5 Causes of Swine Infertility and How You Can Avoid Them | UNAHCO

5 Causes of Swine Infertility and How You Can Avoid Them

News & Events

5 Causes of Swine Infertility and How You Can Avoid Them

News & Events

5 Causes of Swine Infertility and How You Can Avoid Them


Hog raising is a business. The more pigs you produce and market, the higher the potential income. But what if your swine suddenly stops conceiving? What if you’re not getting your targets? Swine infertility happens and this can cause major alarm to hog raisers. As infertility can lead to a higher cost of  production than your original projected budget, such problems should be addressed –- and avoided if needed, early on. Read on and find out what causes swine infertility. 

1. Faulty temperature

Temperature has a lot to do with a pig’s desire to mate. Usually, high temperatures lower such willingness. Hence, where temperatures cannot be controlled, swines will have difficulty achieving successful pregnancy. 

What to do: Ensure there’s a good ventilation and shade for your breeding pigs. Wallows (areas of shallow water where pigs roll or lie down) also help to keep your animals in their preferred temperature needed to properly condition mating. 

2. Food and bedding contamination 

Straw beddings and feeds usually have moulds and fungi that produce mycotoxin. This toxic substance from fungi can cause serious harm (and possibly damage) to a pig’s placenta, resulting to stillbirth and abortion. 

What to do: Add binders to pig’s feed as these will help absorb the harmful mycotoxins. Ensure that food bins and trough are regularly washed and dried to avoid contamination. For beddings, avoid using straws kept in damp areas. 

3. Inability to detect “heat” 

When a swine is at its “oestrus activity”, ovulation and copulation are most likely to happen. At this stage, pigs are considered in heat. When farmers fail to take note of the first and second cycle of this oestrus activity, there’s also a probability of missing out on the third cycle when pigs are at their most reproductive. 

What to do: Know the signs when these gilts (young sows) are with the other pigs. But do not prematurely mate your swine with male pig. One sign when a female pig is ready for copulation:  she won’t resist and move forward when a male pig’s weight is put on her back. Mating a female pig with a male partner should be done 4-6 days after weaning when she is most fertile.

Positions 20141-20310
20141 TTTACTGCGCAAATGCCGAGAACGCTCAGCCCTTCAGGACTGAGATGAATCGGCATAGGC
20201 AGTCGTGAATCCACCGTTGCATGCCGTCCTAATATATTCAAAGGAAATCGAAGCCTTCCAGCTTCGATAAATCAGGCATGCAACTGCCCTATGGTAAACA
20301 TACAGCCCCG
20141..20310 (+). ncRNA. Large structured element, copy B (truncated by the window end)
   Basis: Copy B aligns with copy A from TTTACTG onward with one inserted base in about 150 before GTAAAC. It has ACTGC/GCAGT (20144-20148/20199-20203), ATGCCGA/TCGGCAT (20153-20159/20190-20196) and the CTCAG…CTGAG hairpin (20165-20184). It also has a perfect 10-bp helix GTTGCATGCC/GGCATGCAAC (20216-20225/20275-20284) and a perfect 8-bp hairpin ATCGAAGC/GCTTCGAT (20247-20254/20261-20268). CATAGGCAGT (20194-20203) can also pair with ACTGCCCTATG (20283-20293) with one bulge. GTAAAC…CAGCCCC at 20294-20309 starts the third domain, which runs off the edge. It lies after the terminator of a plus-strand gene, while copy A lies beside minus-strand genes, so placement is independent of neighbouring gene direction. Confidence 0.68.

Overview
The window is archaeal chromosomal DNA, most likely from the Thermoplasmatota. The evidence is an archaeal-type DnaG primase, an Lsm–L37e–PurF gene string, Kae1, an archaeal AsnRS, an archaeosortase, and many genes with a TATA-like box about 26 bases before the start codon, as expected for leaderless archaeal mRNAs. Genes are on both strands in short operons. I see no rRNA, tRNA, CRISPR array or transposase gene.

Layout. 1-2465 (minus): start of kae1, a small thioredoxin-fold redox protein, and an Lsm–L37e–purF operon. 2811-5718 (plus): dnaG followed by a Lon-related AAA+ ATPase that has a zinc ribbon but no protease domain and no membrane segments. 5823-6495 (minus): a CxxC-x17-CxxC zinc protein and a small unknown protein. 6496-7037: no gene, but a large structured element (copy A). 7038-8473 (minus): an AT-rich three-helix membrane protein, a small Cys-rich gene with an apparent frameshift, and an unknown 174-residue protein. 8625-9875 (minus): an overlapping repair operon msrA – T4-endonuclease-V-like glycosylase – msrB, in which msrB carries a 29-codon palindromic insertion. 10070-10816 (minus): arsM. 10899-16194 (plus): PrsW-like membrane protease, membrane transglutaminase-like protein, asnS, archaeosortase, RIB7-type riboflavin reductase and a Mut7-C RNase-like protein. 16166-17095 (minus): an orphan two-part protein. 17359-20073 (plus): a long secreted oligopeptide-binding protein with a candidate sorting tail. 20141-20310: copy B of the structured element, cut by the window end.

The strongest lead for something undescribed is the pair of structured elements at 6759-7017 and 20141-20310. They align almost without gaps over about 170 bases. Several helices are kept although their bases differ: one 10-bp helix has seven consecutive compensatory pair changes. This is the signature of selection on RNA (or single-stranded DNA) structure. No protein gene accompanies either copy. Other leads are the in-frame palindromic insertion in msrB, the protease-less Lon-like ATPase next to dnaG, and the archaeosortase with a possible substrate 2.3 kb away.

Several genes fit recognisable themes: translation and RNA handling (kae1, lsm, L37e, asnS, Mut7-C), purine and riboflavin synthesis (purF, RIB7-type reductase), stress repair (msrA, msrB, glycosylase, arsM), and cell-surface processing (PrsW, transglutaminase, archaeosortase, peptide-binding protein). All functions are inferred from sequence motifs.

4. Wrong body conditioning score and age

Body condition scoring in pigs helps assess a sow’s overall condition and its ability to conceive. When swines copulate with a wrong body conditioning score, there’s a very low chance of conception. The same applies to premature mating. Gilts (young pigs) that are mated too young are least likely to perform well in ovulation, pregnancy, and litter count. 

What to do: A body conditioning score of 3-3.5 during mating is ideal for getting pregnant. Keep this as a guide to know the ideal time for mating. Avoid premature mating as well, as this will not translate to a successful pregnancy. Still for pigs, avoid unbalanced nutrition or underfeeding because this can result in failure in embryo implantation. 

5. Mismanaged mating

There are instances when mating isn’t properly monitored and supervised. Know that a swine’s fertility, heat peak, and likeability to conceive is time sensitive and is highly dependent on a lot of factors.

What to do: Be guided that implantation happens two weeks after mating. This stage is highly crucial as this can be an opportunity to have more embryos implanted.  Keep the “mating place” light to help stimulate the sow’s hormones. Do not expose the sow to stressors. 

Swine infertility happens, but it can be avoided. All you need to do is close supervision, monitoring and due diligence in keeping the whole environment optimal for your pig’s pregnancy. 

To know more about swines, visit https://www.unahco.com




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